• Save energy – Even though it can be very hot at the coast, try to use the fan instead of the Aircon.
  • E-scooter – Try to find an e-scooter if you want to drive around Ruta de las Flores or another area in El Salvador

Have your reusable straw ready when backpacking El Salvador

Have your reusable straw ready when backpacking El Salvador

El Salvador backpacking itinerary

Because El Salvador is so small, you’re able to see a lot of the country in only a week.
Coming from the north you can take the following El Salvador itinerary by local buses:

Suchitoto -> Santa Ana -> Ruta de las Flores -> El Tunco -> next country

From El Tunco you can move on to Nicaragua (through Honduras) or to Guatemala.

But even if you take another route, the distances are so short that you can easily do some zigzagging across El Salvador without losing much time on the road. That’s why I won’t talk long about a suggested itinerary in this El Salvador travel guide. It’s also possible to spend only three days in El Salvador and still have a good time in this tiny country.
With more time, you can just extend your stay at some of the destinations.

El Salvador border

El Salvador border

Good to know before you go

Is El Salvador dangerous to travel?

It’s no secret that El Salvador has a troubled past, with many problems still dragging on until today. All El Salvador travel guides will tell you that. With the highest crime rates in Central America, many travelers are unsure about backpacking in El Salvador while traveling through Central America.
Yet, the high crime rate traces back to issues between gangs. And as a foreigner chances are extremely low that you get involved in any gang riots. They usually happen far away from the typical traveler paths. Some say the chances of getting attacked by a shark are higher than encountering a gang riot.
Besides, the country’s been improving a lot during the last few years. Since a change to a new president in 2019, El Salvador has gotten more stable politically and crime rates have improved drastically and continue to drop.

That said, you should take the usual precautions as you do anywhere you travel. Especially in Latin American countries just don’t walk alone or travel at night and always check with your accommodation if there are any areas you should avoid.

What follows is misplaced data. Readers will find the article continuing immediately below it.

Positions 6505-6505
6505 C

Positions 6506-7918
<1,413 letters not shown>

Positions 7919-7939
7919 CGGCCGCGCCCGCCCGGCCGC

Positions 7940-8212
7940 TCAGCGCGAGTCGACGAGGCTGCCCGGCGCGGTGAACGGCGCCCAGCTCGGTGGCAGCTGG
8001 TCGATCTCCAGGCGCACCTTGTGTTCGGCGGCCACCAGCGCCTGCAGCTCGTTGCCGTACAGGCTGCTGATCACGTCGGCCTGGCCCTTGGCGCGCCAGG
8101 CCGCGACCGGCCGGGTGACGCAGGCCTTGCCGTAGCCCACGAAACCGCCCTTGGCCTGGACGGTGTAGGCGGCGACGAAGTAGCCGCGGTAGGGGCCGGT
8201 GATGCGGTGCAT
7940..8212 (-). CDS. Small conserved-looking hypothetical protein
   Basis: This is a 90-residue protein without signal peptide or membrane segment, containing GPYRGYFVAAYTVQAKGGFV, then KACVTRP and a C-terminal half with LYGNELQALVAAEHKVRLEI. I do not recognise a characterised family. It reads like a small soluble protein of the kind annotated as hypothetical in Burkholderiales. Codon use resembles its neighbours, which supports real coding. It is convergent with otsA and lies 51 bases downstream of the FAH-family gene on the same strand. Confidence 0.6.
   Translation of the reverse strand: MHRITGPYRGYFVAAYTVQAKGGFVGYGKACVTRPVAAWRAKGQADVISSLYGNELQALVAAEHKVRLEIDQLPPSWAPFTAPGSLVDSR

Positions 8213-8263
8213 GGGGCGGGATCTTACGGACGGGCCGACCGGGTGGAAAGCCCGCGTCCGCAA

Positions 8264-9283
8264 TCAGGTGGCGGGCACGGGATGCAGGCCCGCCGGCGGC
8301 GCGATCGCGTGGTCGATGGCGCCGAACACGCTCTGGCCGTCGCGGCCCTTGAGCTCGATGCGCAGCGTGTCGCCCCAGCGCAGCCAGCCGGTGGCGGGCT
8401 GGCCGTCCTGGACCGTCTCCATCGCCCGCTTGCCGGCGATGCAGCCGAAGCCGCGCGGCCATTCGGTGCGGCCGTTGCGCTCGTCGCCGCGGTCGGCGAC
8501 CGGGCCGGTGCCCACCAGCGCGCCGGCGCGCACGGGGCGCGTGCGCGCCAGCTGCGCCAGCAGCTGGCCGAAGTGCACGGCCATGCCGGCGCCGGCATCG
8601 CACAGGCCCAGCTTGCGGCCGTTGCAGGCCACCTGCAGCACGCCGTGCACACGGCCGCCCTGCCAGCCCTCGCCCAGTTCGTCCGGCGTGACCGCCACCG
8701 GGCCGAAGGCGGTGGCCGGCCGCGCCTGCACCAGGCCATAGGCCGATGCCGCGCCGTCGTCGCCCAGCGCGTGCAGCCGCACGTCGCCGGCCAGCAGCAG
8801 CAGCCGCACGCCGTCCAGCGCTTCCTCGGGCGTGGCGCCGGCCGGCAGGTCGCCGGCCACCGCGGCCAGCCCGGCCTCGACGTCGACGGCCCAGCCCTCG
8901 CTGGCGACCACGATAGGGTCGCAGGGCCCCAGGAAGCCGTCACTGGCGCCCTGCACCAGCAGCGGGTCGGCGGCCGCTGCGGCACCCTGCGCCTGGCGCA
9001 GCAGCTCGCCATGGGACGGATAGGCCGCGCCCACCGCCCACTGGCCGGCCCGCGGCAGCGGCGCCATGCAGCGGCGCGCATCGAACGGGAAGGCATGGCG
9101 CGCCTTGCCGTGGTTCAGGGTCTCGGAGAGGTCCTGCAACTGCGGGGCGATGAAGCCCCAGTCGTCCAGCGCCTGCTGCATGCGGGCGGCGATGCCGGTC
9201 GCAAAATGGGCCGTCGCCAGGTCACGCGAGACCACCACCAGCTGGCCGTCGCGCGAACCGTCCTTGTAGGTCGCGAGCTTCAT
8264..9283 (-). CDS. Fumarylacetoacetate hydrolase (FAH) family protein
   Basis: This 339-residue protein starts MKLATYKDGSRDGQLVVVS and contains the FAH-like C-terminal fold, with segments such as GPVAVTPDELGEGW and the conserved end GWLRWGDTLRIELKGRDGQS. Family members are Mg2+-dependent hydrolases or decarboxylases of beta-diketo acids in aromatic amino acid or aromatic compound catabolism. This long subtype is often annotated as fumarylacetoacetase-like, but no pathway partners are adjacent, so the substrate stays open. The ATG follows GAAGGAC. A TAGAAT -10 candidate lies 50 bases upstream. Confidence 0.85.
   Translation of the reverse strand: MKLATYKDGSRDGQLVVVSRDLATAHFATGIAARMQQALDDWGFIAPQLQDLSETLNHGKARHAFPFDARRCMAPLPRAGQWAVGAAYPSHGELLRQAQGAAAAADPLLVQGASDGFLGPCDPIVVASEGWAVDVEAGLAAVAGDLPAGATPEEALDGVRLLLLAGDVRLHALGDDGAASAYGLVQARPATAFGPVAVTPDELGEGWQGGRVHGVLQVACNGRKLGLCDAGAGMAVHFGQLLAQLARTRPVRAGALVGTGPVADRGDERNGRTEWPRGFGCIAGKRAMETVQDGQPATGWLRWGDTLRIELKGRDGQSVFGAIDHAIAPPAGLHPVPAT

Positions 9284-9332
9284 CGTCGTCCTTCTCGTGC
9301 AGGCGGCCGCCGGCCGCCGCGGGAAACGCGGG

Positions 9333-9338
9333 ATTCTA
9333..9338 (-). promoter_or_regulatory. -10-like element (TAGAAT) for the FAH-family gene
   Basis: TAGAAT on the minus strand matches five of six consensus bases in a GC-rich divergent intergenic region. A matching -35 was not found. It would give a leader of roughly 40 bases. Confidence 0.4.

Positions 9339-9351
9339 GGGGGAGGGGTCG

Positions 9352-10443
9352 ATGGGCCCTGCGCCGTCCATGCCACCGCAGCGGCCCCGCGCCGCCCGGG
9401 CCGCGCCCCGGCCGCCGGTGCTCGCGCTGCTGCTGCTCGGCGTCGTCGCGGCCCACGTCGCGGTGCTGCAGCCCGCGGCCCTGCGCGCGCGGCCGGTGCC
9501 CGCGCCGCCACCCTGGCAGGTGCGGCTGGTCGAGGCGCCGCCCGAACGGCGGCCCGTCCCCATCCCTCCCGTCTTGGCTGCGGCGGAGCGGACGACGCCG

Also, leave all the valuables, such as your passport and credit cards you don’t need, locked in your accommodation.
I also always store my money and credit cards in different places in my luggage. Just in case you may get mugged, you still have some money source somewhere else.

El Salvador travel guide

El Salvador travel guide

What’s the best time to visit El Salvador?

European wintertime is the dry season in Central America. Thus, from November to April is the best time for backpacking in El Salvador.
The beginning of the dry season is especially nice to experience the still lush, blooming landscapes around Ruta de Flores, as mentioned earlier in this El Salvador travel guide.

How to get around El Salvador?

The country is small, so most of the distances are super short.
As in other countries in Central America, you can either take the local chicken buses or shuttles.

  • Chicken buses

    Because the distances are not far, I’d suggest you stick to the chicken buses within the country. It’s only around 1 $ for an hour’s distance. Just ask in your hostel about the best route to get to your next destination.  They usually know which bus to take and where to change, so the journey is easy.

  • Shuttles

    You only need them to enter or exit the country (although these distances can be done by chicken bus as well). If you travel on to Nicaragua, I’d recommend going with Roneey Shuttle. Because there are two border crossings involved, taking a shuttle saves you lots of time and hassle. We were super happy with our journey with them as the border crossings went extremely smooth and they were super helpful, reliable, and on time.

  • Tica Bus

    This bus company is another option to get into or out of El Salvador. They only leave from San Salvador though. It’s a bit cheaper than taking a shuttle.

Riding the bus in El Salvador

Riding the bus in El Salvador

Is backpacking in El Salvador expensive?

Indeed we were a bit surprised about the prices, especially for food in El Salvador.
El Salvador is more expensive than its neighbors Guatemala, Honduras, and Nicaragua.
If you travel on a budget, eat lots of pupusas and visit Comedores- local restaurants that are usually cheaper.
Locals buses are super cheap – you pay less than 1 $ per hour. Short trips are only around a quarter dollar.

Suchitoto, El Salvador

Suchitoto, El Salvador

Backpacking in El Salvador | a wrap-up

El Salvador in three words: pupusas | mango trees | surfing

Did you know? El Salvador is the first country in the world to introduce bitcoin as an official currency

Favorite photo spot: From Suchitoto down onto the lake

Favorite food: Pupusas con jalapeños with lots of spicy sauce

Can’t miss: Climbing Santa Ana Volcano to catch a glimpse onto its shiny lake

Did you ever go backpacking in El Salvador? Any tips or experiences to share that you’d like to add to this El Salvador travel guide? Leave a comment below!

More about Central America